DARPA funding new lightweight engine research

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The US Defence Advanced Research Projects Agency has awarded Aurora Flight Sciences a Small Business Innovation Research (SBIR) Phase I contract to develop small engines designed for high efficiency, high power density and quiet operations.
DARPA’s solicitation invites innovative solutions for the growing need for high power density, high thermal efficiency, and low noise power plants for use in such applications as unmanned air vehicles (UAVs), portable battery chargers, and emergency backup power systems.
Aurora’s concept involves a hybrid electric turbocharger mated with a diesel cycle engine to meet these requirements. The high output turboelectric diesel cycle (HOTeD) engine cycle has the potential to meet DARPA’s requirements in a 10 HP class engine.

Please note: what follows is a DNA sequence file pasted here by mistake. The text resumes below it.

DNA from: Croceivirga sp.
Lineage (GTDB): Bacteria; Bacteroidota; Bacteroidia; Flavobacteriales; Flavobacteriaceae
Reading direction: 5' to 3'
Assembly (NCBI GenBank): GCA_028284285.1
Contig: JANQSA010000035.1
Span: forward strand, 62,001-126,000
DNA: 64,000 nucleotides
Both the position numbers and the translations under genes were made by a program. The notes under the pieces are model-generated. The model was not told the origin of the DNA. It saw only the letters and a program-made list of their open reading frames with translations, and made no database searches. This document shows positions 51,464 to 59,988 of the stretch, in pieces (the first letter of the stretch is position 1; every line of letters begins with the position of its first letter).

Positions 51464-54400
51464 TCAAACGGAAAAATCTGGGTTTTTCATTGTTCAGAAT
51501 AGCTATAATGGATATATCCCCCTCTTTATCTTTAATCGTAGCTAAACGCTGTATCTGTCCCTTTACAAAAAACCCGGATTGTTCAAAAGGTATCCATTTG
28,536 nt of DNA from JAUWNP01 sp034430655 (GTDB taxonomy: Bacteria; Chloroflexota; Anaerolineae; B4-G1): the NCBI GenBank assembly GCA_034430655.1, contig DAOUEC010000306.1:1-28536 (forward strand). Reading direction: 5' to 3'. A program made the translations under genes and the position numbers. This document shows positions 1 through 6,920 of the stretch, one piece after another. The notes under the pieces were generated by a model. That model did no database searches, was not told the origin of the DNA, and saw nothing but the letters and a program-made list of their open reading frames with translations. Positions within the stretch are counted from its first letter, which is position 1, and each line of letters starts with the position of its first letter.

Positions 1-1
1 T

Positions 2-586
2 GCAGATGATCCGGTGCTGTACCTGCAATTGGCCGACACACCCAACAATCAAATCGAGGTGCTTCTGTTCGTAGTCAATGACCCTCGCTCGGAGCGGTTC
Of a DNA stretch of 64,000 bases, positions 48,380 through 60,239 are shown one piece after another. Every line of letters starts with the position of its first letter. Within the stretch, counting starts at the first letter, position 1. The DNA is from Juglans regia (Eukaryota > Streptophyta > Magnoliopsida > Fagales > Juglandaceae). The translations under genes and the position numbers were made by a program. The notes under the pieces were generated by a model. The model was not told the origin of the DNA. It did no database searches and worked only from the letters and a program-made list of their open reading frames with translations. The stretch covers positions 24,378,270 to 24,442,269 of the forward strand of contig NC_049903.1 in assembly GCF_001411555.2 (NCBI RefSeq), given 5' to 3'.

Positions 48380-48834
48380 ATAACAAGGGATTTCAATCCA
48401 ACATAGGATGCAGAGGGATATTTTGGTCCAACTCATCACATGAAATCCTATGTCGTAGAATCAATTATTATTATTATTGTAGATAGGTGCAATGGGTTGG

Most military engines operate on JP-8 or diesel, so called “logistic fuel” because of the logistic advantages of having one fuel for all military applications. Small UAV engines currently run on gasoline or aviation gas because heavy fuel engines in this size class are currently too heavy.

According to George Kiwada of Aurora Flight Sciences the “HOTeD concept is a step forward in the overall Department of Defense effort to move UAVs to logistic fuel. While envisioned for small engines, it may have the potential to scale to larger applications.”